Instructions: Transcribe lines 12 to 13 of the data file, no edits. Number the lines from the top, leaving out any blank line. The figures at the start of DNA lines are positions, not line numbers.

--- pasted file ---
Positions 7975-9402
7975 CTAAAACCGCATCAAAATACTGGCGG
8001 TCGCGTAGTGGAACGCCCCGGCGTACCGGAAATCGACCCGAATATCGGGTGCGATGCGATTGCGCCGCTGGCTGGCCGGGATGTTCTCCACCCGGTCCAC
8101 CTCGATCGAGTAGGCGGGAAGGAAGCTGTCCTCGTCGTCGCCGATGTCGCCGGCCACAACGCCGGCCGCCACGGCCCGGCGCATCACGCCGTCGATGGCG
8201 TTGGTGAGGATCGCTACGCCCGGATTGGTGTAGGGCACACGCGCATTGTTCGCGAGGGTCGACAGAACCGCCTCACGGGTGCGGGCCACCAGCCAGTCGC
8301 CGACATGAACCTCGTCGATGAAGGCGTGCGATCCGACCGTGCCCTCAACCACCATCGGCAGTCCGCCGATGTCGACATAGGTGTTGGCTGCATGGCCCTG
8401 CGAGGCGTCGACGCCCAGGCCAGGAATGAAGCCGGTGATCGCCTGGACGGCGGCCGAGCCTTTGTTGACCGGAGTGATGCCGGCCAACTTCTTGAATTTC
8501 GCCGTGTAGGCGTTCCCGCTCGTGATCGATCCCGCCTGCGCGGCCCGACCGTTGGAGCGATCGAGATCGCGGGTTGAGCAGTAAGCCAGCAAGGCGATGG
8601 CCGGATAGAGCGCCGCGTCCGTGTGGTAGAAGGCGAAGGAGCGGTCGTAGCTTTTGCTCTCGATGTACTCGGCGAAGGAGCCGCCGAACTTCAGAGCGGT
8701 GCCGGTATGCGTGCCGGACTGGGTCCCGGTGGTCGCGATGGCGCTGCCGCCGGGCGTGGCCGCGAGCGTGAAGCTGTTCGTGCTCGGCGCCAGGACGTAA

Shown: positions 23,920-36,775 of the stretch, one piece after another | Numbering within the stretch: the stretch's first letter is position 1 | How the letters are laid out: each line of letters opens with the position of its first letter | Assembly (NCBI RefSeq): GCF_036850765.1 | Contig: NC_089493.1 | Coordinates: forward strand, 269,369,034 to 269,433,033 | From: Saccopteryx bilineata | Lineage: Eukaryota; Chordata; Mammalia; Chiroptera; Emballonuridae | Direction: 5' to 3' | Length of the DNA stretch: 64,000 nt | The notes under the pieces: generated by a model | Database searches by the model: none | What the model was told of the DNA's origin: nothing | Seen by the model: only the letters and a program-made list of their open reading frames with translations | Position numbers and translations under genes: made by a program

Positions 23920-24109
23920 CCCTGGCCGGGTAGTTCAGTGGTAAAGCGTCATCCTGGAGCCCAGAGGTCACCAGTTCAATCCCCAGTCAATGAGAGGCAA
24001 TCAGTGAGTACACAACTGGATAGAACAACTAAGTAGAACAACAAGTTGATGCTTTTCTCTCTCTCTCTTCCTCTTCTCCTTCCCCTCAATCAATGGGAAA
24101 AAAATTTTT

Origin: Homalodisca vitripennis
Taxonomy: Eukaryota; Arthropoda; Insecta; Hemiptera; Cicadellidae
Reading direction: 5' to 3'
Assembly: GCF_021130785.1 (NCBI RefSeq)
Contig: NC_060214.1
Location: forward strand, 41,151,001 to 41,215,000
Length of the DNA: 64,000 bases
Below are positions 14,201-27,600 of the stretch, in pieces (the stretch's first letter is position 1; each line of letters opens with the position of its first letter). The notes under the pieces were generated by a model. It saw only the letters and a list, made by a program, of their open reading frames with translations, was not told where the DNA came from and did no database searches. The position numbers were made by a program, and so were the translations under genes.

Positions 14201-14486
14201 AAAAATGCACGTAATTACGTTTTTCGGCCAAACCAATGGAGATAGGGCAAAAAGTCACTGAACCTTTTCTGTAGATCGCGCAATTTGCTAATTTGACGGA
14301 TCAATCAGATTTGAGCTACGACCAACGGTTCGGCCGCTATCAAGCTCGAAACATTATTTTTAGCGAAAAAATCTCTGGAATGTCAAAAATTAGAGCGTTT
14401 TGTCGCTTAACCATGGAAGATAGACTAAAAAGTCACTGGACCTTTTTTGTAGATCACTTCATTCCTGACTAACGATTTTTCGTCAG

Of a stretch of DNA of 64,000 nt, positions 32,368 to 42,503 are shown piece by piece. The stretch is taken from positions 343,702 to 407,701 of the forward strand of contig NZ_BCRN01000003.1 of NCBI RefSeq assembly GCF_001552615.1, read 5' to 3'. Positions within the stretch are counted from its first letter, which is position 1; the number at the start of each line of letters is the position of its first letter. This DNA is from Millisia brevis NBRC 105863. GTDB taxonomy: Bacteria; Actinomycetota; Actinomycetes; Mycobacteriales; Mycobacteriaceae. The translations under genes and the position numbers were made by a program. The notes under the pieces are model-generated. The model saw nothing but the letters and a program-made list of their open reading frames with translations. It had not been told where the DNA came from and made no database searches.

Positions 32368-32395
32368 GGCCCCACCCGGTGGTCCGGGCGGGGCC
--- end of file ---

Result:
Positions 23920-24109
23920 CCCTGGCCGGGTAGTTCAGTGGTAAAGCGTCATCCTGGAGCCCAGAGGTCACCAGTTCAATCCCCAGTCAATGAGAGGCAA